By Ciara LaVelle
By Jose D. Duran
By Kat Bein
By Juan Barquin
By Ciara LaVelle
By George Martinez
By Kat Bein
By Ciara LaVelle
"Pig to Man, Man to Pig, Then Pig to Man Again"
Through December 30, Rocket Projects, 3440 N. Miami Ave., Miami; 305-576-6082. Opening reception December 4, 7:00 p.m.
The closest thing the notoriously conservative residents of Basel have to a Miami blowout is their Fasnacht, a distinctly Swiss version of carnival, where they indulge in well-behaved mayhem and out-of-tune guggenmusik. Well, it appears the Swiss, universally admired for their banking and chocolates, have learned to pack the hangover bromides and loosen their girdles, earning some street cred with this year's happy hour at Art Positions.
Container-village cocktails on the sand and DJs Mark Leventhal and Stephan Luke get the art shaking with a primer on how we transform party into a verb. Baselites can consider this a dress rehearsal for Saturday night, when Miami harlots herself out full throttle in the Design District and Wynwood for Art Bacchanal. -- Carlos Suarez De Jesus
Happy Hour at Art Positions
December 2-4, 7:00 to 9:00 p.m., beachfront at Collins Avenue and 21st Street.
The U.S. premiere of Autobiografía by pioneer interdisciplinary Cuban artist Tania Bruguera takes place Friday night as part of the OmniArt "urban intervention." The work, primarily a sound installation, consists of a solitary microphone dangling over a platform in a spare room. Spectators are invited to step up on the stage and speak into the mike.
On opposing walls, speakers blare excerpts of speeches by Fidel Castro while the spectators' microphone remains turned off. A controller at a soundboard across the room adds to the tension between the fragmented elements, creating an unspoken commentary on the illusory aspects of power.
Brugera, who splits her time between Cuba and Chicago, where she teaches at the School of the Art Institute of Chicago, explains that the work elaborates on the idea of autobiography and how political speeches -- on an emotionally visceral level -- have been markers in her life. "It relates to the illusion of democracy," she says, "and how a single person's voice can become diluted by the collective." -- Carlos Suarez De Jesus
December 3, 8:00 p.m. to 2:00 a.m., Warehouse 1, NE 2nd Avenue at 13th Street, Miami. 305-576-2950.
Curator Patricia Risso has worked some magic for the Miami-Dade Parks and Recreation Department, organizing "Art Expressions" at the county's Matheson Hammock Park and Tropical Park, where fifteen local artists have created head-turning works to the delight of the unsuspecting. At Tropical Park check out Patricia Van Dalen's Picnic Garden, evoking a field of tri-colored tulips executed from 15,000 marker flags. Visit Richard Medlock's meditative Zen space or ponder Carolina Sardi's delicate, latticed, beehive-like structures.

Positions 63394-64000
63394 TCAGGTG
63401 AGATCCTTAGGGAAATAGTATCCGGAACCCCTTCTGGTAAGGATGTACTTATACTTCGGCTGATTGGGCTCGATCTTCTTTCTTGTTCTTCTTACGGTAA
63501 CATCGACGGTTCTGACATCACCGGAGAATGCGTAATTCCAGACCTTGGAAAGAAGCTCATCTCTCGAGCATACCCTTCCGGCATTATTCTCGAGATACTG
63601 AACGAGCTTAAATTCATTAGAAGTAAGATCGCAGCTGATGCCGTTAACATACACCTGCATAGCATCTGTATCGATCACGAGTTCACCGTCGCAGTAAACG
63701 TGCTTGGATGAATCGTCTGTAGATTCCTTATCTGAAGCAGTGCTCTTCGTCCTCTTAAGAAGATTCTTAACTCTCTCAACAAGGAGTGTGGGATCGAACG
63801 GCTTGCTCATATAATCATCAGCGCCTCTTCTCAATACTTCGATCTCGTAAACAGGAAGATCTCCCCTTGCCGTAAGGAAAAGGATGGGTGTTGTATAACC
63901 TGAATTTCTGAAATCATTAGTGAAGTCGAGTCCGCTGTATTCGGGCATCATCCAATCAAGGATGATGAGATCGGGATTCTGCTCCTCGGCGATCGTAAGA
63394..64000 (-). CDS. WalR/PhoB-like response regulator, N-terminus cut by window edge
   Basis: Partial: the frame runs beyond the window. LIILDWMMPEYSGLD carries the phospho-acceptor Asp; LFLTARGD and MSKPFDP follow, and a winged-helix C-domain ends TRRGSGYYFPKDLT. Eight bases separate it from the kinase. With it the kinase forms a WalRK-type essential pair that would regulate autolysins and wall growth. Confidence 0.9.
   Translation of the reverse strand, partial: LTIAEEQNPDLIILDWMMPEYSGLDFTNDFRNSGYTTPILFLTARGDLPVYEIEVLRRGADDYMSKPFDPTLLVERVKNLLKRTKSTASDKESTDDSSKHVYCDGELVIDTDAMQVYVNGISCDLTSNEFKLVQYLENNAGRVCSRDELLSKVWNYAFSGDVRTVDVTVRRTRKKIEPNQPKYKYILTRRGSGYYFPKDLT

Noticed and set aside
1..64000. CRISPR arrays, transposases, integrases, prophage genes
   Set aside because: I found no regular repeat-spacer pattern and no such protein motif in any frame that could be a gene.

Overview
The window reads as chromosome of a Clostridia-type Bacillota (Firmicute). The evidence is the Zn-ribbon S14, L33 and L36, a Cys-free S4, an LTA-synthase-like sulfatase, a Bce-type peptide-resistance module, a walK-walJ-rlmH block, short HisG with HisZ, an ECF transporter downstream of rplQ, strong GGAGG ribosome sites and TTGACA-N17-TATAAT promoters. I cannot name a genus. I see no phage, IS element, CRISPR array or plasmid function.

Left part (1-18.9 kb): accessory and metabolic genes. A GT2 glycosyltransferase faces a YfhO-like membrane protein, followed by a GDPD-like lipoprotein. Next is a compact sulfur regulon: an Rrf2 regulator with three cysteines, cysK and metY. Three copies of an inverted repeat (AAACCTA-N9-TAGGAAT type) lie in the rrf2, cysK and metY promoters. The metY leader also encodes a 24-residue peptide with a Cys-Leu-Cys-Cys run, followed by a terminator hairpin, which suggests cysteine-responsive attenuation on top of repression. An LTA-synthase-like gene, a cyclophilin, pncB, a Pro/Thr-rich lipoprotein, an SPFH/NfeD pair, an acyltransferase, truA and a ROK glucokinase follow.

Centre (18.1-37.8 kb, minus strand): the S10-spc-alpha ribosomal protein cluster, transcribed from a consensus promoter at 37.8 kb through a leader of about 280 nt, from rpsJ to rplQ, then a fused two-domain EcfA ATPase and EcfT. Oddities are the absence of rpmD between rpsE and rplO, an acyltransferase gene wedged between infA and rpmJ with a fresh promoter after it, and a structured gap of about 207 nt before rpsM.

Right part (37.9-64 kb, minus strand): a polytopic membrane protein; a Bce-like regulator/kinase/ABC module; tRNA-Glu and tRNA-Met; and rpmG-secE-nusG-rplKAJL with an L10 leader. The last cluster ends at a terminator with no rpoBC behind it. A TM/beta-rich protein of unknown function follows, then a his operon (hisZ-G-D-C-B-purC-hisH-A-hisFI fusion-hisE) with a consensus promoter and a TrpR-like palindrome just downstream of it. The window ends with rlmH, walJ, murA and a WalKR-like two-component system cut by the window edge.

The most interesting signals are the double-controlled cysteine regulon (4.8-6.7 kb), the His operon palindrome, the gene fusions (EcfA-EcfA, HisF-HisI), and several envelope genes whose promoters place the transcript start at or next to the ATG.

Over at Matheson Hammock Park, Cesar Trasobares has installed orchids made of dollar bills, Veronica Scharf-Garcia has laced apron poems around palm trees, and Carol Cornelison has created jumbo bird nests. Other artists include Tim Curtis, Corina Maddalozzo, Brian Reedy, Claudia Scalise, Alette Simmons-Jimenez, Daniel Fiorda, Ivan Martinez, Matthew Cox, and Peter Kuentzel. -- Carlos Suarez De Jesus
Through January 7, Matheson Hammock Park, 9610 Old Cutler Rd., Coral Gables; Tropical Park, 7900 Bird Rd., West Miami-Dade; 305-755-7948. Call for park hours.
Preeminent American conceptual artist Jenny Holzer recently debuted her fist public work in more than a decade. Since October Xenon Projections has visited the surfaces of buildings in New York City, Washington, D.C., Liverpool, and Berlin. In Miami the Freedom Tower will provide the background screen for Holzer's trademark epigrams. A powerful projector will beam across the tower's faade poems by Walt Whitman and others, text taken from declassified government documents, and appropriated slogans such as "Whatever you are, be a good one," a quote from Abraham Lincoln. Though Holzer's aphorisms can be provocative and bewildering ("Protect me from what I want," "Any surplus is immoral"), the act of viewing her luminous, scrolling texts is oddly soothing, and the reaction of the beholder becomes part of the work. -- Jean Carey
Xenon for Miami
December 1-5, 6:00 p.m. to midnight, Freedom Tower, 600 Biscayne Blvd., Miami.
In town installing a project at Aqua, the residential island development of real-estate whiz and art collector Craig Robins, New York artist Richard Tuttle became enamored of the Wolfsonian-FIU Museum's vast holdings of applied arts and propaganda. Tuttle's artistic intervention, commissioned by the museum and funded by the Fernwood Art Foundation and other sponsors, will adorn the building's exterior and penetrate deep into the museum's collection.
Tuttle's project, beauty-in-advertising, translates his signature understated aesthetic into long vertical streamers for the outside of the museum and continues inside to an installation that links more than 60 objects from the collection with print-advertising images that address the concept of beauty. A rooftop pyrotechnics display by Grucci Fireworks of New York will mark the work's 8:00 p.m. unveiling. In the bridge tender's house on the sidewalk in front of the museum, SALT, a Miami/New York collective of artists, presents In Advance of a Broken Heart. -- Michelle Weinberg
December 3 through January, Wolfsonian -FIU Museum, 1001 Washington Ave., Miami Beach; 305-535-2622.
One of Spain's leading young galleries, Espacio Minimo of Madrid, unpacks Orain, Berriz, Gulliver, a site-specific project by Basque artist Manu Muniategiandikoetxea, which utterly transforms the gallery's cargo container at Art Positions. Caja tumbada, a large central piece made of wood, iron, and acrylic, obstructs the viewer's entry "like a stopper, like a boat built inside a bottle," say gallery owners José Martinez Calvo and Luis Valverde Espejo.